The exception to the aging-out rule was my great-aunt Virginia. No matter how young I was, it was obvious that she was unusual, more of a character than a real person. Later I understood how hard her life had been: growing up with a severely bipolar sister; married (the first time) to a psychiatrist who threatened to have her diagnosed as crazy and committed; bent by arthritis; stabbed by gout. But she was a magical creature. She had been a dancer, a reporter, a world traveler; she was a socialist; she lived in New York, in the “the Ant Hill,” where she said chocolate flowed from her faucets. It seemed possible. Old friends from China doted on her; with ludicrous, offensive, endearing exaggeration, she insisted that she was the “Empress,” revered for her age. She seemed to speak a great number of languages—Spanish, Yiddish, Hebrew, Russian, at least—but did she really? I don’t know.

She was a poet. But above all else, almost certainly because she had survived by believing in things other than her own world, she accepted with open arms the invented universes that were so important to me. Even when I was in my twenties, writing fantasy novels, and she was in her 90s, slowly dying, she read them, annotated them, reworked sentences, always for the better. To her—a serious writer whose poetry about the horror of Buchenwald was read aloud in Israel, whose works were published in the Nation and the New Republic—there was nothing wrong with stories about wizards and knights and orphans coming of age. She accepted them, and me, and believed in them, and me.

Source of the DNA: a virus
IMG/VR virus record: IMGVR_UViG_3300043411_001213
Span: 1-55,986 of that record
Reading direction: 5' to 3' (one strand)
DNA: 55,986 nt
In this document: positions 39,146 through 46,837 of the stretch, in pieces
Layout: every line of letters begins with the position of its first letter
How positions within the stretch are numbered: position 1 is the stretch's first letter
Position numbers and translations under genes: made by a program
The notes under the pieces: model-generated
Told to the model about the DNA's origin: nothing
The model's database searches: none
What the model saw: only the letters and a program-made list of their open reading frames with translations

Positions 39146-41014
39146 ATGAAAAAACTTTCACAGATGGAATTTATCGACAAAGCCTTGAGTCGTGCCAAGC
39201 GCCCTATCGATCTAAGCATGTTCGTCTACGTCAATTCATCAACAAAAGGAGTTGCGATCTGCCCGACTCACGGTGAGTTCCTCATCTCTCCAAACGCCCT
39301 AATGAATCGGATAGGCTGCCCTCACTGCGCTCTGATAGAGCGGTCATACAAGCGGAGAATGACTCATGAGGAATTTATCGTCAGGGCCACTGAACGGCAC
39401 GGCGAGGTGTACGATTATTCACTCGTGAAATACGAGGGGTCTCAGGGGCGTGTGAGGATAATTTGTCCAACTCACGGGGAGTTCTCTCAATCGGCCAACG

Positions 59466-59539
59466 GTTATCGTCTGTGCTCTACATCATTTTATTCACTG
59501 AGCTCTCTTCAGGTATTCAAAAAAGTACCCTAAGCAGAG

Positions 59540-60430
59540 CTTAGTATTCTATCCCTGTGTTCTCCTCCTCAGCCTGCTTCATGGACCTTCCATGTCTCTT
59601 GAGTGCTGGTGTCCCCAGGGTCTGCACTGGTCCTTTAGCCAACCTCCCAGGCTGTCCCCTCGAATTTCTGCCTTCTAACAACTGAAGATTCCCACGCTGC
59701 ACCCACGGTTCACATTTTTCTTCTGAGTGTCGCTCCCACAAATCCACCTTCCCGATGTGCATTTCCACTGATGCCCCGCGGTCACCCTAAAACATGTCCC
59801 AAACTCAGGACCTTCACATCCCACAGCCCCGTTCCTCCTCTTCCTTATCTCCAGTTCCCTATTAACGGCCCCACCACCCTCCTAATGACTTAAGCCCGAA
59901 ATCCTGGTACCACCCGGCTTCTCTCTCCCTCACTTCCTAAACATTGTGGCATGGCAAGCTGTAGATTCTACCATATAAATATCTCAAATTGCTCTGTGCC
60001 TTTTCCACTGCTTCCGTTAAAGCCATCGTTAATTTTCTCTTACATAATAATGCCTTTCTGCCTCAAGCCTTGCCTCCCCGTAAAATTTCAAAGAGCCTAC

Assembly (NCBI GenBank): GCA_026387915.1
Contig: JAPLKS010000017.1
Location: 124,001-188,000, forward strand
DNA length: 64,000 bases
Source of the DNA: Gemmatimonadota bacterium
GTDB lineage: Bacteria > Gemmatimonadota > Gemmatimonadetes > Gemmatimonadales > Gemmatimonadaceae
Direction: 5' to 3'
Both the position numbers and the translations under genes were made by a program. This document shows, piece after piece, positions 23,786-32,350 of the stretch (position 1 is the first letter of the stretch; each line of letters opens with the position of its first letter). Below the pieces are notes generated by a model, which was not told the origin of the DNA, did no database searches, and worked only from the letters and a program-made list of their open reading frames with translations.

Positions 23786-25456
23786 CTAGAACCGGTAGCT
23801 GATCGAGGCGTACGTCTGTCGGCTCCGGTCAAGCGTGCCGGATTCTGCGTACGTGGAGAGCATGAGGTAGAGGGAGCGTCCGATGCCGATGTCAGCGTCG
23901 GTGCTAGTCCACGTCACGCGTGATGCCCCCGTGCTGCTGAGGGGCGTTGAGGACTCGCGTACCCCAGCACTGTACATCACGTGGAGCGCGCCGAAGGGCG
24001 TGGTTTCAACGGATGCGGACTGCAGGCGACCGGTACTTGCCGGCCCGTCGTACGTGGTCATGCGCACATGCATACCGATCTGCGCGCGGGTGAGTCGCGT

“The Inheritors” is my favorite of her poems.  It begins:

I sing of the race that came to be
After man’s brief tyranny
Over all beasts ceased,
And we became a theory
In another species’ pre-history;
Endowed, as theories often are,
With false glories and iniquities.
The truth is, we lost our vision.
In the man-pit of night
We fought for light;
And with faith in fission
Lit one blaze too bright.
The world will never see such flames again,
Nor know the dream and worth that was in men.

When I was a kid, and couldn’t memorize anything to save myself from an exam, I memorized that stanza. And when the amazing artist behind Primordia invited me to craft a story to fit his paintings, “The Inheritors” was at my shoulder.

Primordia is a game about the robots who inherit the world after humanity has become extinct. The game’s Big Idea is that these robots must struggle to make sense of that inheritance, one they were never built to receive. They are purpose-built for purposes that scarcely make sense anymore; endowed with knowledge completely impractical for a post-organic environment; and they cling to a memory of creators they cannot begin to understand.